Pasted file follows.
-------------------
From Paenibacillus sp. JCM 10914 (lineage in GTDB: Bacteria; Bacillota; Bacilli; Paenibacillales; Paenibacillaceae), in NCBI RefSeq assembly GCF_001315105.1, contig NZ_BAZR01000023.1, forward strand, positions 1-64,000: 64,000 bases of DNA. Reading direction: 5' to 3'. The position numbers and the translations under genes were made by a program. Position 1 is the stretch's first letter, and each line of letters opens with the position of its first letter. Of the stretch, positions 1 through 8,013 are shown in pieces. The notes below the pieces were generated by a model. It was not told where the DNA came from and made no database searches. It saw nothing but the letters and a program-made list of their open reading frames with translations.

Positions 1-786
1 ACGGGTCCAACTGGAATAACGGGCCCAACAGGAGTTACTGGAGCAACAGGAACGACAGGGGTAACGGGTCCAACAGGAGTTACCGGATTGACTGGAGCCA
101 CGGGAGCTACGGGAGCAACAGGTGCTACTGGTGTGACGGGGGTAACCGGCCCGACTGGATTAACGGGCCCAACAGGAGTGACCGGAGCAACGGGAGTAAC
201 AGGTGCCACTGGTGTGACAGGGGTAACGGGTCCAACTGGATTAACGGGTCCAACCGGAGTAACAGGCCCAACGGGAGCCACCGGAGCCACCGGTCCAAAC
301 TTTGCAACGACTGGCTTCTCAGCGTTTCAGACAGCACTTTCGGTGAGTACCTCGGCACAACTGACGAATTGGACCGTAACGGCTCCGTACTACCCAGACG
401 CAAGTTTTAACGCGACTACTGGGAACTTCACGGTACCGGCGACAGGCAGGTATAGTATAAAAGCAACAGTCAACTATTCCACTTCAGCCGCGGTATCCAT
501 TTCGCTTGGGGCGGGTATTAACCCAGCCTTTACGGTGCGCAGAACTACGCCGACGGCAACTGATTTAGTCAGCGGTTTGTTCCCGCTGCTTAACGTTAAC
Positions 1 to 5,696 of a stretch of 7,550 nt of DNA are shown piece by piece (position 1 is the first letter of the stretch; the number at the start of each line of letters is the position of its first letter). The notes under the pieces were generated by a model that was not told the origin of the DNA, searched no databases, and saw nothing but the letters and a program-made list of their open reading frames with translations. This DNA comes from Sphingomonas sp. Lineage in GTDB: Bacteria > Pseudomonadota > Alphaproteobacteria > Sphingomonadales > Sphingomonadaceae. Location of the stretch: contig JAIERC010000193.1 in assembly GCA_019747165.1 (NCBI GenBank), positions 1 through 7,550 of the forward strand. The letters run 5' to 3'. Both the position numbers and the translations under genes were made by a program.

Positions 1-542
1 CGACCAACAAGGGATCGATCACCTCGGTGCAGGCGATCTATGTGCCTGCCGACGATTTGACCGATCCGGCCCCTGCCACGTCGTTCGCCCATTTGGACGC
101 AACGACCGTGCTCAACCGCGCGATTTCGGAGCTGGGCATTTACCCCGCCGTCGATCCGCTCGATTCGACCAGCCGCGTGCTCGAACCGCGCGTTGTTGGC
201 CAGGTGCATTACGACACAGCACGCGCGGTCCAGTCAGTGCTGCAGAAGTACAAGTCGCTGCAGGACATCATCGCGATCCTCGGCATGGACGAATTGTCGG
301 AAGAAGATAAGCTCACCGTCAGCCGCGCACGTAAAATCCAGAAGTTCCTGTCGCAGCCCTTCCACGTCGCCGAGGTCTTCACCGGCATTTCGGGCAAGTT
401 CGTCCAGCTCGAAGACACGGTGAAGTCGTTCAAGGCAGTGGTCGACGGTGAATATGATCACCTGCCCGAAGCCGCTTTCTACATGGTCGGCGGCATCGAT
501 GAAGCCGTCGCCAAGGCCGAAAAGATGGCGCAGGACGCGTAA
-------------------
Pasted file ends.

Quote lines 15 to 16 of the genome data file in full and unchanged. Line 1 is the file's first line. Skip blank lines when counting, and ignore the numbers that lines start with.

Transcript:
401 CGTCCAGCTCGAAGACACGGTGAAGTCGTTCAAGGCAGTGGTCGACGGTGAATATGATCACCTGCCCGAAGCCGCTTTCTACATGGTCGGCGGCATCGAT
501 GAAGCCGTCGCCAAGGCCGAAAAGATGGCGCAGGACGCGTAA